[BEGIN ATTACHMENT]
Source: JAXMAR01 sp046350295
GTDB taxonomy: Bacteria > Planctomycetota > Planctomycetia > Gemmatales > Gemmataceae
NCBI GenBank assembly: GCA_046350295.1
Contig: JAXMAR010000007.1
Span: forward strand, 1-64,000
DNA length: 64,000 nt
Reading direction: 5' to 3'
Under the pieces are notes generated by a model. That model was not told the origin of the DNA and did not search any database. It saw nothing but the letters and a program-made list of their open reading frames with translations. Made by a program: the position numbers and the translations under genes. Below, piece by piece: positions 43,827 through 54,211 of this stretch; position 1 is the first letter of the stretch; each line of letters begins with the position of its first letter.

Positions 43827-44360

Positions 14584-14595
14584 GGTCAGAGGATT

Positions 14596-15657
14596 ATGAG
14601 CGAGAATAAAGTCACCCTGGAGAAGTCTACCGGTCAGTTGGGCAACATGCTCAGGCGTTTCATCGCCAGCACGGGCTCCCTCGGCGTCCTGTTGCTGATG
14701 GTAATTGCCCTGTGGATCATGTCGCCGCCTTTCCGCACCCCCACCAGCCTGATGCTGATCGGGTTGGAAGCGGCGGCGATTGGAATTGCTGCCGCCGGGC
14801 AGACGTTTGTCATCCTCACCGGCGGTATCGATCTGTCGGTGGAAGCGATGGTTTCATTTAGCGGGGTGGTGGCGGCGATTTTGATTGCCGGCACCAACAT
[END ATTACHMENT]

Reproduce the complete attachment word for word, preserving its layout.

Source: JAXMAR01 sp046350295
GTDB taxonomy: Bacteria > Planctomycetota > Planctomycetia > Gemmatales > Gemmataceae
NCBI GenBank assembly: GCA_046350295.1
Contig: JAXMAR010000007.1
Span: forward strand, 1-64,000
DNA length: 64,000 nt
Reading direction: 5' to 3'
Under the pieces are notes generated by a model. That model was not told the origin of the DNA and did not search any database. It saw nothing but the letters and a program-made list of their open reading frames with translations. Made by a program: the position numbers and the translations under genes. Below, piece by piece: positions 43,827 through 54,211 of this stretch; position 1 is the first letter of the stretch; each line of letters begins with the position of its first letter.

Positions 43827-44360

Positions 14584-14595
14584 GGTCAGAGGATT

Positions 14596-15657
14596 ATGAG
14601 CGAGAATAAAGTCACCCTGGAGAAGTCTACCGGTCAGTTGGGCAACATGCTCAGGCGTTTCATCGCCAGCACGGGCTCCCTCGGCGTCCTGTTGCTGATG
14701 GTAATTGCCCTGTGGATCATGTCGCCGCCTTTCCGCACCCCCACCAGCCTGATGCTGATCGGGTTGGAAGCGGCGGCGATTGGAATTGCTGCCGCCGGGC
14801 AGACGTTTGTCATCCTCACCGGCGGTATCGATCTGTCGGTGGAAGCGATGGTTTCATTTAGCGGGGTGGTGGCGGCGATTTTGATTGCCGGCACCAACAT